COLUMBIA — A lot has changed about the Phil Cotton Invitational since Dick Landon played in the second version of the golf tournament with some of his college teammates in 1960.
Despite changing courses a few times and expanding into a two-day tournament with championship and senior divisions, the Phil Cotton remains one of the most popular amateur tournaments in the state while providing a scholarship for one member of the MU golf team.
Landon, who played golf for Mizzou from 1961 to 1963 and also received the first scholarship from the Phil Cotton fund, said that back when the tournament only lasted one day there was a dinner party for the players.
“It was much more formal,” Landon said. “Everybody got on a coat and tie. Now we all kind of just show up here and drink a beer, and eat boiled shrimp and call it a tournament.”
That shouldn’t hurt the competitiveness of the tournament, however.
The tournament, which finishes Sunday at A.L. Gustin Golf Course, features the state’s top amateurs in both the open and senior divisions, as well as current and former members of the Missouri golf team, according to A.L. Gustin head professional Jim Knoesel.
“The field is always really good,” Knoesel said.
After the first round Saturday, Ben Godwin is leading the championship division after shooting a 67, and Jeff Johnson leads the senior division with a 65.
Charlie Diggs Sr. was on hand to watch the action Saturday morning and was also on the original committee that set up the Phil Cotton Invitational in 1959 as a memorial to a Columbia lumber company owner who died unexpectedly that year.
“He was a great athletic sponsor for football, basketball, everything,” Digges Sr. said of Cotton's fondness of MU. “He played a lot of golf, and they wanted to do something in his name so they named the tournament after him.”
The committee also set up a scholarship, which was the first of its kind at the time, for one member of the MU golf team. Digges’ son Charlie Digges Jr. works with the MU athletics department to keep the scholarship program going. There has been enough money in the Phil Cotton fund to support a member of the MU golf team every year since the tournament started, Digges Jr. said.
A.L. Gustin manager Richard Poe oversees the tournament, along with Knoesel, and said the scholarship is an important part of the tournament, which is in its 52nd year.
“Before it, there were no golf scholarships,” Poe said. “I think it’s been very important for the history of University of Missouri golf.”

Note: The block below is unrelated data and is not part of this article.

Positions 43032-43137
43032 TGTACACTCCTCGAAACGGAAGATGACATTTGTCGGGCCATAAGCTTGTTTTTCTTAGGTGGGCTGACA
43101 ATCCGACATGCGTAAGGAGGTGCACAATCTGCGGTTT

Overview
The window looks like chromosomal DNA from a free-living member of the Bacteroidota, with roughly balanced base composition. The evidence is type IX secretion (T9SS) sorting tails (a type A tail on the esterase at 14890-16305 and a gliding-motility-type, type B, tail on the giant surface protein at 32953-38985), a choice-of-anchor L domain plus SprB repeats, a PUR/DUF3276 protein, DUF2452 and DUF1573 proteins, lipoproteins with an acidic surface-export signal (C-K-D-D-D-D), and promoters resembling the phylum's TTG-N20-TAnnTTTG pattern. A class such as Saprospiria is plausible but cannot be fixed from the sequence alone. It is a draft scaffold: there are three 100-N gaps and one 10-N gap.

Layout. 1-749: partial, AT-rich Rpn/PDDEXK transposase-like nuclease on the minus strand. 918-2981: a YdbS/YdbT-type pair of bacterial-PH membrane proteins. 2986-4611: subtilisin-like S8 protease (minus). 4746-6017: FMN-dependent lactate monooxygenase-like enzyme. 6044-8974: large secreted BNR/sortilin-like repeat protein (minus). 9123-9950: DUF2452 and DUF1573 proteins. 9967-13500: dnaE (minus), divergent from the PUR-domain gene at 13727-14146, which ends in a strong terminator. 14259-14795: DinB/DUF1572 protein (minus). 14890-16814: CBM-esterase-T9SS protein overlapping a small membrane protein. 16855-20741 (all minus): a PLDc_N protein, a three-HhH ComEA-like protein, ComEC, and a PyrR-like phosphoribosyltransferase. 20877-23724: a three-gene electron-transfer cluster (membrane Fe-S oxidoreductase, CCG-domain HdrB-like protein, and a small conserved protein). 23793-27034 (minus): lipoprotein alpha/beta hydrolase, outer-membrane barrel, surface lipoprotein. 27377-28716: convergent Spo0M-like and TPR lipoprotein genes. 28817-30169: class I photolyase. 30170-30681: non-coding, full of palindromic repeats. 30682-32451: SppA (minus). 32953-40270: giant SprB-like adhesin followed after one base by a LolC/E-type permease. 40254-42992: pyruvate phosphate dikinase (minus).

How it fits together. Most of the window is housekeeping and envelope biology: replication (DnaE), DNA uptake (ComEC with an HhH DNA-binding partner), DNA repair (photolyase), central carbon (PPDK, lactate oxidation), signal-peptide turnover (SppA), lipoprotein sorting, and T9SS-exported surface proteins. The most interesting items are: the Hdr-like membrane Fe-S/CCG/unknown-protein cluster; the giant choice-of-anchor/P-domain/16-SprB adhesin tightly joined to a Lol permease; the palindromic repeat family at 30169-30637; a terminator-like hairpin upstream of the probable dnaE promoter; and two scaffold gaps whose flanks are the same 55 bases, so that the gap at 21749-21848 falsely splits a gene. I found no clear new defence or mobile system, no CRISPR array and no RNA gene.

Poe, who was Landon’s teammate at MU, said the growth of the tournament is a result of the people around it. And Landon said he thinks Poe deserves a lot more credit for keeping the tournament running than he might get.
“He’s really kind of held it together,” Landon said of Poe. “People can’t really appreciate how much he’s done over the years.”
“You’ve got the best high school players, the best amateurs, and the best seniors,” Poe said. “That’s really the beauty of the tournament.”
Digges Sr. said he likes to watch the same guys who have been playing it since the beginning, and now see some of their children playing in it too.
“It’s a nice mixture, and the people enjoy coming,” Poe said.
Landon, who missed the first year and a few later tournaments while he served in the army, said he enjoys coming to see Poe fellow teammate Topper Glass each year at the tournament and seeing how Poe has transformed the course. Landon, Poe and Glass where on the first MU team to play at A.L. Gustin, and when they first started only three holes were playable, Landon said.
“When we started out on this golf course, you could barely play it,” Landon said. “It was just brutal.”
The tournament moved from Columbia Country Club to Country Club of Missouri when Poe was the head professional there, and now to A.L. Gustin.
“For me it’s nice to come play the Gustin because, for us, it has memories,” Landon said.
“We had a bunch of guys who just really had a good time. We enjoyed each other, had a good time playing golf with each other.”
Digges Jr. agreed.
“I enjoy the people. I enjoy the guys we play with. And I enjoy getting to see guys like Dick Landon and Topper Glass. I enjoy getting to see the best high school players. That’s the most fun, getting to see the people, and I think that’s why they come back year after year.”